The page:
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Moreover, as you promise folks,
On certain days a drizzle ;
She should have means to mizzle.
Some lightning too may just fall due,
When woods begin to moult;
She 'll wish to make a bolt !
POEM - FROM THE POLISH.
Some months since a young lady was much surprised at receiving, from the Captain of a Whaler, a blank sheet of paper, folded in the form of a letter, and duly sealed. At last, recollecting the nature of sympathetic ink, she placed the missive on a toasting-fork, and after holding it to the fire for a minute or two, succeeded in thawing out the following verses.
FROM seventy-two north latitude,
Dear Kitty, I indite ;
[burn, Of thoughts that breathe and words that
My Kitty, do not think,—
I had to melt my ink.
Of mutual flames and lovers' warmth,
You must not be too nice ; The sheet that I am writing on
Was once a sheet of ice !
The Polar cold is sharp enough
To freeze with icy gloss
E'en in a “ Man of Ross.”
Pope says that letters waft a sigh
From Indus to the Pole ; But here I really wish the post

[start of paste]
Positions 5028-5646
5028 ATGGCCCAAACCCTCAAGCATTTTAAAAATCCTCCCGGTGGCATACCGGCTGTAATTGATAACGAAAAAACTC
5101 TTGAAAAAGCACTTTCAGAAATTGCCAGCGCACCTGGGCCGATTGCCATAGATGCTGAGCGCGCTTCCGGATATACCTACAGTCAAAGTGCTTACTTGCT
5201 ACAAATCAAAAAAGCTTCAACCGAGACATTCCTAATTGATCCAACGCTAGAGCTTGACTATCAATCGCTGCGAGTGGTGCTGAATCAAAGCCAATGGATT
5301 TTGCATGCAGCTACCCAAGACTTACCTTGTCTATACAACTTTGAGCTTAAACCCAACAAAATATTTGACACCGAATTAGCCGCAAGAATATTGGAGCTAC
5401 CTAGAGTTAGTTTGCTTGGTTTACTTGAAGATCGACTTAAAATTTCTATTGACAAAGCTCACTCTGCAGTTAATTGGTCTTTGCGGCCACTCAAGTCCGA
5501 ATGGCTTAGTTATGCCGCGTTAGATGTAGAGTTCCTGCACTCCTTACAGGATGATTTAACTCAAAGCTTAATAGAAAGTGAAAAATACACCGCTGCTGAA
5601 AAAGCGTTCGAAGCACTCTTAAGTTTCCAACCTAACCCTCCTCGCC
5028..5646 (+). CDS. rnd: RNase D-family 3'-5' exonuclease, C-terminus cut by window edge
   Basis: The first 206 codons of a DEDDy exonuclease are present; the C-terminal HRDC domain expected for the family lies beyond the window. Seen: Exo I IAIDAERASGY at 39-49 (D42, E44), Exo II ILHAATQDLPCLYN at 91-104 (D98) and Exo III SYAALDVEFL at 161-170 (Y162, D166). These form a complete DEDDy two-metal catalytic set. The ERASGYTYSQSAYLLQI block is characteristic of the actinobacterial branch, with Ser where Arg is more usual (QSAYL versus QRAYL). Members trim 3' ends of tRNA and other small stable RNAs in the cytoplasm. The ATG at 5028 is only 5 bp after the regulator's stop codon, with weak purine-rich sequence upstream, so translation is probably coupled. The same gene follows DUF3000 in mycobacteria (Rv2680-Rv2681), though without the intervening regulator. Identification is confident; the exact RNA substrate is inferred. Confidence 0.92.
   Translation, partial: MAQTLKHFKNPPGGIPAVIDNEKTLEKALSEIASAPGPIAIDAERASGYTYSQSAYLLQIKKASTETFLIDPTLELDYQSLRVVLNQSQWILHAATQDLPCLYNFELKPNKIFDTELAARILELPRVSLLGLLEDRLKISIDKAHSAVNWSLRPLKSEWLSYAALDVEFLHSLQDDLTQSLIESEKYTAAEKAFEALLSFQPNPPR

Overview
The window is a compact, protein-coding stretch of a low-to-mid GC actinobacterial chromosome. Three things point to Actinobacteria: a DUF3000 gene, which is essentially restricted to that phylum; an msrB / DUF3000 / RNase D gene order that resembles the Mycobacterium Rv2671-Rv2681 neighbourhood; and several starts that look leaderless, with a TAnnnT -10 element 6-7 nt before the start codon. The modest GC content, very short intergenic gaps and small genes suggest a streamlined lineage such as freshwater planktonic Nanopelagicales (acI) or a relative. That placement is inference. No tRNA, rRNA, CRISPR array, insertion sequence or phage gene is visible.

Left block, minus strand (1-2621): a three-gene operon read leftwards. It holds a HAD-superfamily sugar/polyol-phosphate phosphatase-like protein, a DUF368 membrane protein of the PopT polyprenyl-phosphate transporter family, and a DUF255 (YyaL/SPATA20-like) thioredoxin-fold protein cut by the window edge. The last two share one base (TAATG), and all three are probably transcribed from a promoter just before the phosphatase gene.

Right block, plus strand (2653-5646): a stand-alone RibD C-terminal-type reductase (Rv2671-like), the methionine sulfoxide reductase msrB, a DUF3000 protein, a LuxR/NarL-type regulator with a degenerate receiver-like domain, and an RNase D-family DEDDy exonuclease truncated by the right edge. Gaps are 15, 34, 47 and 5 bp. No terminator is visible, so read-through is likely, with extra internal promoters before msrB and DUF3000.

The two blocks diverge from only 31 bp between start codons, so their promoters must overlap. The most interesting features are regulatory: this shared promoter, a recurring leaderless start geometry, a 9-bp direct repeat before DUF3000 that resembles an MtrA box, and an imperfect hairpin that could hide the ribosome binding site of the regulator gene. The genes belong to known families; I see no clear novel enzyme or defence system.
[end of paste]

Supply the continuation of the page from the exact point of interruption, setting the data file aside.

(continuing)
Would only “post the coal.”
So chilly is the Northern blast,
It blows me through and through; A ton of Wallsend in a note
Would be a billet-doux !
In such a frigid latitude
It scarce can be a sin,
A Fury was iced in.
I'm rather tired of endless snow,
And long for coals again ;
For some of Lambton's Main.
I'm sick of dazzling ice and snow,
The sun itself I hate;
Just like a summer grate.
For opodeldoc I would kneel,
My chilblains to anoint;
Has got a freezing point.
Our food is solids,— ere we put
Our meat into our crops, We take sledge-hammers to our steaks
And hatchets to our chops.
So very bitter is the blast,
So cutting is the air,
When hugging with a bear.
One thing I know you 'll like to hear,
The effect of Polar snows, I've left off snuff — one pinching day —
From leaving off my nose.
I have no ear for music now ;
My ears both left together ; And as for dancing, I have cut
My toes — it's cutting weather.
I've said that you should have my hand,
Some happy day to come ;
A finger and a thumb.
Don't fear that any Esquimaux
Can wean me from my own; The Girdle of the Queen of Love
Is not the Frozen Zone.
At wives with large estates of snow
My fancy does not bite ;
In such a deal of white.
Give me for home a house of brick,
The Kate I love at Kew!
And not a nose, of blue !
To think upon the Bridge of Kew,
To me a bridge of sighs ; Oh, Kate, a pair of icicles
Are standing in my eyes !
God knows if I shall e'er return,
In comfort to be lulled ; But if I do get back to port,
Pray let me have it mulled.
O, London is the place for all,
In love with loco-motion ! Still to and fro the people go
Like billows of the ocean ;
Can all be had for paying,
Or bodies want conveying.
There's always hacks about in packs,
Wherein you may be shaken,
Tho' always overtaken ;
His nags are in their last days,
As if they had their fast days!
Then if you like a single horse,
This age is quite a cab-age,
As those of our Queen Mab age; . '